Scientists Hope to Discover Watery Planets by Looking at Our Own

By Allison Bond | June 1, 2009 3:55 pm

EarthWater is crucial to the only kinds of living things we’ve ever seen, so the presence of the wet stuff on another planet could be a sign of potential life. Unfortunately, scientists have been unsure how to detect water on distant planets. But the Deep Impact spacecraft has recently given researchers a glimpse of what a wet planet looks like from far away by turning its detectors onto the Earth itself.

Essentially, Deep Impact has turned Earth into a case study of a planet replete with water. The spacecraft, which is 30 million miles away, or halfway to Venus from Earth, has shown scientists how overlapping continents and bodies of water alter the way that light of seven different wavelengths reflects off of the planet’s surface. When scientists observed light from Earth twice over a 24-hour period, they found small deviations in colour caused when clouds or oceans rotated into view. The results mean they should now be able to recognise similar features on alien planets using giant telescopes in space [Scientific American].

The researchers were able to identify key features that could help identify a water-laden planet using telescopes, chemical-analyzing spectrographs and other instruments…. As Earth completed a 24-hour rotation, the change in brightness varied by about 30 percent up and down. The shift is caused by the planet’s reflectivity as the sun [alternately] shines on oceans and then continents [Discovery News]. The findings will be published in an upcoming issue of Astrophysical Journal.

Scientists knew that Earth has a unique appearance from space, but this is the first time investigators have been able to quantify just what gives our home planet–and its oceans–its signature look. “If you were on another planet, you’d look at Earth and say, ‘That looks like the most interesting planet around that star,’” said Nicolas Cowan… lead author of the study. “Any critter with half a brain can look at Earth and say, ‘That’s the one that looks different.’ The question is how to quantify what it is that makes it look interesting” [Wired].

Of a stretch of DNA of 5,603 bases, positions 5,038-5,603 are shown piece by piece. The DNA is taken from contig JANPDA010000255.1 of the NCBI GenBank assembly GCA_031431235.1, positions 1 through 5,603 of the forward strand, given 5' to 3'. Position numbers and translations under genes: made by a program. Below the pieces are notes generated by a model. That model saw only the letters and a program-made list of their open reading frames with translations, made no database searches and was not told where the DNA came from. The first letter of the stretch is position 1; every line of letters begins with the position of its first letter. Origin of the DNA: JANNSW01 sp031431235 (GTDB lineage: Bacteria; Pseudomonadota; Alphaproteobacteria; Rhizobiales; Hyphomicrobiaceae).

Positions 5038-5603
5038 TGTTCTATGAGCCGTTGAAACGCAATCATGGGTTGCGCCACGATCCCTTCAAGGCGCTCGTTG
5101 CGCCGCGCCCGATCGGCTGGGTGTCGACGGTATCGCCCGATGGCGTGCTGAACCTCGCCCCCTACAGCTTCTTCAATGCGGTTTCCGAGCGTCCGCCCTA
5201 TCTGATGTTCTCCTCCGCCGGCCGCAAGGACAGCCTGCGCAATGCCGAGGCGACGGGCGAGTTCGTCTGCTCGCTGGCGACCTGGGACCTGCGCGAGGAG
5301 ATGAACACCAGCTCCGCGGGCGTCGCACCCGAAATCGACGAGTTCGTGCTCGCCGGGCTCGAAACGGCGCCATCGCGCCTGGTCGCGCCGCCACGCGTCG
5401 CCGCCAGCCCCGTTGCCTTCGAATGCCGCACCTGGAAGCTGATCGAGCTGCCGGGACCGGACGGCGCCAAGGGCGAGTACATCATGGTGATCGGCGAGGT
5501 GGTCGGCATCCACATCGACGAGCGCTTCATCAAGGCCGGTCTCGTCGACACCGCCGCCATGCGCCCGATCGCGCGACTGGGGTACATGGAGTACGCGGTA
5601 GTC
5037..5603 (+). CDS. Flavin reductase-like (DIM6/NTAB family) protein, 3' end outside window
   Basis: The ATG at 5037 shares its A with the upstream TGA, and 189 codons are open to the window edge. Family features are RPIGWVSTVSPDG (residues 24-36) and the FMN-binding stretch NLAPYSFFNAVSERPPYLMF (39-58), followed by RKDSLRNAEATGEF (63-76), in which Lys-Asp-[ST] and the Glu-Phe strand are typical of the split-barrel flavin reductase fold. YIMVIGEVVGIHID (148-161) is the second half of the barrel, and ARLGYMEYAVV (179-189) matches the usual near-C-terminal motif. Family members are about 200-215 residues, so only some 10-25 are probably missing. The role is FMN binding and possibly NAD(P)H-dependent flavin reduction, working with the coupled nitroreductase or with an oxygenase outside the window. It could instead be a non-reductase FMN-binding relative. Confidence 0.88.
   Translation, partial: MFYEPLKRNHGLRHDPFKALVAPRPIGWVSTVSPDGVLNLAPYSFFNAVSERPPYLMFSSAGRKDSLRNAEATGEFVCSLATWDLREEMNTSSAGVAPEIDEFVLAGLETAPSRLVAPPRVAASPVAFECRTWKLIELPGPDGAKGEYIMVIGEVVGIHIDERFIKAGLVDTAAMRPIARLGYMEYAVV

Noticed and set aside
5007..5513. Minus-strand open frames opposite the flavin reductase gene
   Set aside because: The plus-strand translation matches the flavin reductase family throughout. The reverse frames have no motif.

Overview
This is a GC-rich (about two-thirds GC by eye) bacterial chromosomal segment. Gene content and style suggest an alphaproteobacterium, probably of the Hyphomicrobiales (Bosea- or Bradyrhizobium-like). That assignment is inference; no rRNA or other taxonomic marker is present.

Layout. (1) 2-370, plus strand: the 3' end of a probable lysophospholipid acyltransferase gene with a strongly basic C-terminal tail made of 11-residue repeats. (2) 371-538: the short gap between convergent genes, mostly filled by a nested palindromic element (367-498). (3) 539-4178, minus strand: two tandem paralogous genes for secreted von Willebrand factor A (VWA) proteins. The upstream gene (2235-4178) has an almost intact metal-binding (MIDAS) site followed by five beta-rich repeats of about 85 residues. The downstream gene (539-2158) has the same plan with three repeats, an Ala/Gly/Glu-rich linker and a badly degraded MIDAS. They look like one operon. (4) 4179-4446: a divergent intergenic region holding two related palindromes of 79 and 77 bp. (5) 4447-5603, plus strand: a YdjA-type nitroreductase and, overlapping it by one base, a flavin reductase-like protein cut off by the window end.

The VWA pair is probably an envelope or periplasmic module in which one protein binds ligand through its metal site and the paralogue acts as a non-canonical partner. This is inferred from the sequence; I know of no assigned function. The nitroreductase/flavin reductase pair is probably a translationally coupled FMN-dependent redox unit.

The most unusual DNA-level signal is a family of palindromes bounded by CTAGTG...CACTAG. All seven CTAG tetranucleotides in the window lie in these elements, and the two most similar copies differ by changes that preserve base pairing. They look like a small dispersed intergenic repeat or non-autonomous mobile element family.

Deep Impact’s main mission is to study comets. In 2005, it launched a missile at a comet called Tempel 1 to study its composition, and the spacecraft is now on its way to visit the comet Hartley 2 next year. But as it travels, the craft has taken on the double duty of making observations regarding exoplanets. Researchers say the information Deep Impact has gathered from its studies of Earth could expedite the search for other planets with water and inform designs for the telescopes of tomorrow.

Related Content:
80beats: For the First Time, Astronomers Observe the Phases of a Red-Hot Exoplanet
80beats: Mercury Flyby Reveals Magnetic Twisters and Ancient Magma Oceans
80beats: Astronomers Draw Ever Closer to Finding a Nearly Earth Object

Image: flickr / The Pug Father

CATEGORIZED UNDER: Space, Technology
  • http://clubneko.net Nick

    It’s too bad that, when the Hubble finally dies, we’ll have to crash it into the planet. It would be neat to tow a plasma-ion rocket up there, attach it to the hubble (with the hubble pointing back at us, and fire it out into the Kuiper belt, and observe ourselves the whole way out. We only transit the sun once a year – it would be interesting to see what earth looked like the whole journey out. Of course, need to solve the problem of not having solar energy to power the hubble, etc etc.

    Maybe one of the next missions to an outer planet will have a look-back scope to study ourselves some more.

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